One in ten
Would we continue to advertise and sell and glamorize chocolate hither and yon? Would we have whole magazines devoted to the preparation and consumption and presentation of chocolates from around the world? Would we continue to include chocolate at our tables for special holidays or everyday meals? Would directors include chocolate-eating in their movie scenes?
Or would we begin to see articles detailing the dire consequences of chocolate consumption? Would we be shown the “face” of chocolate-intoxication? The staggering, the drooling and slurred speech, the rage, the rotting teeth, the poverty and homelessness, the violence, death and disease, the despair and suicidal depression?
Obviously, I am writing not about chocolate, but about alcohol, the world’s most-abused drug, the drug that causes more heartache than any other, as it rips apart families, leads to fatal car collisions and most domestic abuse, and causes severe-to-fatal injury to brain, liver, and other essential organs of those ensnared by its addictive lure.
One in ten people who consume alcohol end up having a major problem with it for which they require outside help, help that all too often is unavailable. One in ten! Think of how many families are faced with one or more of their kin struggling with this deadly drug!
And yet, the pervasive messages about alcohol in every medium are positive ones, extolling flavor, and status, and glamour, and fun, and excitement, and sociability. Everywhere you look, alcohol positively sparkles!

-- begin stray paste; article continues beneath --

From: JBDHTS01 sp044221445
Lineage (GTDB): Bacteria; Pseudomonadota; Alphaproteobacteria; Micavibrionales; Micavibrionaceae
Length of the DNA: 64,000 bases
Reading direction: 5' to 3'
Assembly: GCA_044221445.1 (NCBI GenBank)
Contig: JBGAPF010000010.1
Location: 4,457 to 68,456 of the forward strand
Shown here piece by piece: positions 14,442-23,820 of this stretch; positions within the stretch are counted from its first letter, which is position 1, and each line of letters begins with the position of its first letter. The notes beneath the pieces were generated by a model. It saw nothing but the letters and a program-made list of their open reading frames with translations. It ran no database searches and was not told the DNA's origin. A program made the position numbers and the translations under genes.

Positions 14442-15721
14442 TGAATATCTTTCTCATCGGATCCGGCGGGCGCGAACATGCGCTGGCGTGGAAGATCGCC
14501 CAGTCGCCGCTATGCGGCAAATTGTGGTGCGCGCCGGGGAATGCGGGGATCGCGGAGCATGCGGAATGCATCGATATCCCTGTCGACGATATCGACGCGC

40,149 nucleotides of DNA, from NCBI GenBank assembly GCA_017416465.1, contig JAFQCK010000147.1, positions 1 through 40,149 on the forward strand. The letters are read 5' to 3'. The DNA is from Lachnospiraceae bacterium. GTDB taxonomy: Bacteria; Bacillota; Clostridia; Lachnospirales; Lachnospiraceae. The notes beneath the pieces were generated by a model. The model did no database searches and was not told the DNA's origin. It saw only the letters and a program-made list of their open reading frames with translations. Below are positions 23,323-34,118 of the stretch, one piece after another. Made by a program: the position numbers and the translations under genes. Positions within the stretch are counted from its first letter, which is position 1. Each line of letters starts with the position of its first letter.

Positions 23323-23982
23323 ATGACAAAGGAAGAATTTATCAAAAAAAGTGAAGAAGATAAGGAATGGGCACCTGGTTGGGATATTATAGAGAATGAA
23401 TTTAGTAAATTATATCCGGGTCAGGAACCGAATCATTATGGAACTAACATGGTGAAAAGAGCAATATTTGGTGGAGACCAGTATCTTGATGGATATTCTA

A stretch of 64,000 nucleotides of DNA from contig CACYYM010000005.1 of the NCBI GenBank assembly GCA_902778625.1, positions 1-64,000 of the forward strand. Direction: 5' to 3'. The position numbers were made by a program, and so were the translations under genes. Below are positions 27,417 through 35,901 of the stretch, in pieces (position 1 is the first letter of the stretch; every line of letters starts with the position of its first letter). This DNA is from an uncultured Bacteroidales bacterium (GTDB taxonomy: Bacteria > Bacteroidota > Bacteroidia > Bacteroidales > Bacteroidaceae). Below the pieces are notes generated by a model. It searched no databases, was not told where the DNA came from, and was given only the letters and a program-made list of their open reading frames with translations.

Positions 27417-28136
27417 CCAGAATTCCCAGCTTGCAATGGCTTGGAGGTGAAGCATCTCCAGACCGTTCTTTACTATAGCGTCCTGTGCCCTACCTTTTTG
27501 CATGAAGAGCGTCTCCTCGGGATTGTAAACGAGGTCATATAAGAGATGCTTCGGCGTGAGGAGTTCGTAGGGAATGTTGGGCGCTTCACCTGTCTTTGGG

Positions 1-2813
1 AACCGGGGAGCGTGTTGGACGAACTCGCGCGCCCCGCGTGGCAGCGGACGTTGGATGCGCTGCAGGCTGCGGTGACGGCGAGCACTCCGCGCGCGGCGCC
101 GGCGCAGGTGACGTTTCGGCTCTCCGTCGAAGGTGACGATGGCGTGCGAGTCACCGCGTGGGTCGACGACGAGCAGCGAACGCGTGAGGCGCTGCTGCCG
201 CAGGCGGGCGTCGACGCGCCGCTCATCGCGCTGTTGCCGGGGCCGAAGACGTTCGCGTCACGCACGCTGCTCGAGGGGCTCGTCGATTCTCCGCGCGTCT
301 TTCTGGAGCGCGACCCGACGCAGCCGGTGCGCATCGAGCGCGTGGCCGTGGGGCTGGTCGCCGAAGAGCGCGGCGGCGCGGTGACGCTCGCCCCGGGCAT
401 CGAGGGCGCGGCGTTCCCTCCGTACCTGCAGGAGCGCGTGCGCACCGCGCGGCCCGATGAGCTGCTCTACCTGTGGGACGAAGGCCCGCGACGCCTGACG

Unlike tobacco, alcohol has no major advertising campaign detailing the realities of alcohol and its effects on the mind, the body, and society. The closest would be the MADD ads, but what we need is to de-glamorize its use.
Instead of gorgeous, gowned models tipping back their martinis, we need images of habitual drunks, staggering and drooling and fighting and retching on the floors of dirty restrooms. We need images of drunks veering down the highways, killing innocent people, and then in the dock being sentenced for murder. We need images of long-term drunks, with yellowing eyes and the glassy stare of cerebral edema. We need the images of lovely holiday dinners shattered by the excess drinking of one family member, the terror in the eyes of children when a parent is drinking. We need to hear the stories of families who have tried to rescue their kin from the street when drinking has resulted in homelessness and all the person wants is that next drink. We need all of these images, and more, lurking everywhere, on billboards and in magazines, on the sides of buses, on television and in movies and in newspapers.
Prohibition clearly does not work. But an ad campaign that focuses on the reality of alcohol abuse, if all those images could possibly be lodged in the memories of drinkers, just might provide enough of a reality check that people who begin to have problems with alcohol will recognize that fact, and address it at a much earlier stage, when it is more easily treatable. And, if such a campaign prevents some people from drinking at all, so much the better. Because “one in ten” turns out to be a very large number!